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Q&A with Pascal Couasnon, Michelin Motorsport

According to Michelin Motorsport's Pascal Couasnon, “Single-seater cars racing on 13-inch tires are a thing of the past”...

 

 

Since when have you sought to develop bigger-diameter tires for single-seater racing cars, and why?
“We first proposed the change to the FIA [Fédération Internationale de l’Automobile] in 2010 when there was a possibility of our returning to Formula 1. The proposition wasn’t taken up at the time. The chief reason why we want to switch to 18-inch tires is that they permit the development of new technologies that can be used for mass-produced road tires. We believe it is impossible to transfer technology from small-diameter tires with tall side walls, yet motorsport can play a significant role in speeding up the development of future road-going solutions. We need racing tires to have a similar profile to road tires to be in a position to develop new technologies.”

If that is the case, why did the FIA refuse?
“Formula 1 is a different sort of spectacle. The cars have no need to resemble what you see in the street. Staying with 13-inch tires is a form of treading ground. Formula 1 has successfully become more modern in many areas but it is not a hotbed of innovation in the realm of tires. Single-seater cars racing on 13-inch tires are a thing of the past.”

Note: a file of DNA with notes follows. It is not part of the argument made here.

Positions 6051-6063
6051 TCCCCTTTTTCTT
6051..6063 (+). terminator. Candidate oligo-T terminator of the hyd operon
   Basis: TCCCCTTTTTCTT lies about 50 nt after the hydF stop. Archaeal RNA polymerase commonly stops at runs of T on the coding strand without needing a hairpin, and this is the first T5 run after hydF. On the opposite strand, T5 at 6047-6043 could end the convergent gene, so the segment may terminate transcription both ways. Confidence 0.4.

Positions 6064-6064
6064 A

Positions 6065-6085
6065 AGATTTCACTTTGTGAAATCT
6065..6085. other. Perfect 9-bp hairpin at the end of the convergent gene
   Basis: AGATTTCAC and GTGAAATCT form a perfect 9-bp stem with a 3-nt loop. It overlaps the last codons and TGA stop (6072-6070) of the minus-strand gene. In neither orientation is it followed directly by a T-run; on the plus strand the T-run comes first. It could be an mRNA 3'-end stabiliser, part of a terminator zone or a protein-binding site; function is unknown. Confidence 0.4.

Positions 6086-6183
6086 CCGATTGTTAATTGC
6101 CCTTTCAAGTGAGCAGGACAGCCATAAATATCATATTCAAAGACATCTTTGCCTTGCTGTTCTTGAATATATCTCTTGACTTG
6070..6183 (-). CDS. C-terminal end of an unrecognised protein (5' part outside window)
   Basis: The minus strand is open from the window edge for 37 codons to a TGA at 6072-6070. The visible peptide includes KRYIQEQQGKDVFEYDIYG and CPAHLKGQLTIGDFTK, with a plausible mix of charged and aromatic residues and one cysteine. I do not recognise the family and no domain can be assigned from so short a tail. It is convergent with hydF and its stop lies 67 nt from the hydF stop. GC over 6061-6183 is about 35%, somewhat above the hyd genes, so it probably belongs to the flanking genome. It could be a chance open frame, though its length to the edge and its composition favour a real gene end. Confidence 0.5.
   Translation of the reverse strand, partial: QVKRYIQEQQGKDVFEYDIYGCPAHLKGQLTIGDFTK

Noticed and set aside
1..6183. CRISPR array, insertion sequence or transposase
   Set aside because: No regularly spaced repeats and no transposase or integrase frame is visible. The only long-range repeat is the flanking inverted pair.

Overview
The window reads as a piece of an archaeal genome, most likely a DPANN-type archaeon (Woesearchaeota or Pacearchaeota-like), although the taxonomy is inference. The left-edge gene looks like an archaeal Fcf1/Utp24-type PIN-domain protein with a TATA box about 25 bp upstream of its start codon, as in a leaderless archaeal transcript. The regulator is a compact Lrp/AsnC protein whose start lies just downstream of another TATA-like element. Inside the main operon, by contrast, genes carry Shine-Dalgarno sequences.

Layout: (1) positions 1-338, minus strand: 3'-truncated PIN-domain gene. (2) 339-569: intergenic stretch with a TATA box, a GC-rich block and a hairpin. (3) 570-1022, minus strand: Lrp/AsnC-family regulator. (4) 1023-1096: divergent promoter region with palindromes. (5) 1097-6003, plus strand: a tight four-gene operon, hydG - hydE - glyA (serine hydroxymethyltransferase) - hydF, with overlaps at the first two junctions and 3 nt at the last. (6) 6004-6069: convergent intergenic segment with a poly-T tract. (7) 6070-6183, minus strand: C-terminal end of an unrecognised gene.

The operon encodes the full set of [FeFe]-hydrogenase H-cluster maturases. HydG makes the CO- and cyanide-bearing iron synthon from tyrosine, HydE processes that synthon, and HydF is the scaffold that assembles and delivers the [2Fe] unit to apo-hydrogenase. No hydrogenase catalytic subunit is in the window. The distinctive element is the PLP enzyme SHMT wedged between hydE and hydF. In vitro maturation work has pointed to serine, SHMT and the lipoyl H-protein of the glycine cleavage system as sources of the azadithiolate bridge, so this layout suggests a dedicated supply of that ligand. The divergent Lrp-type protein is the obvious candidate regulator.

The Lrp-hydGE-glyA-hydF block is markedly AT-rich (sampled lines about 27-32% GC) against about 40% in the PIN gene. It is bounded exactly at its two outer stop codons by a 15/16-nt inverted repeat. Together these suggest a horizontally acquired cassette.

Beyond the transfer of technology, what are the advantages to be gained by running 17- or 18-inch slicks?
“In addition to the technology-related considerations, bigger-diameter tires provide single-seater racing cars with a more modern look. At the same time, the gain for drivers notably concerns cornering performance. Without making any special effort to fine-tune car set-up, the early testing we carried out last autumn with Renault Sport at Jerez, in Spain, revealed that the cars were faster and far more enjoyable to drive simply after replacing the 13-inch tires with 17- or 18-inch tires.”

Do you believe the FIA will renounce using 13-inch rims in Formula 1?
“I think the idea is gaining ground. The next decisions on the matter will be made at the end of 2015 for a possible introduction in 2017. Given that the new Formula E Championship cars use 18-inch tires already, and that promotional formulae like the World Series by Renault’s FR3.5 and FR2.0 championships which prepare for Formula 1 are perhaps going to follow suit, it seems to me that it’s a move that makes sense.”

Technically, what would be the chief impact if Formula 1 switched to 18-inch tires?
“A 13-inch tire with a very tall sidewall contributes to a car’s damping. The change to 18-inch tires with a smaller sidewall would certainly require a comprehensive revision of the cars’ suspension systems.”

If the FIA did decide to switch to 18-inch tires in Formula 1, would Michelin return to the discipline?
“We would study every aspect before coming to a decision. Let’s just say that having cars on 18-inch tires would be a step down that road…”

 

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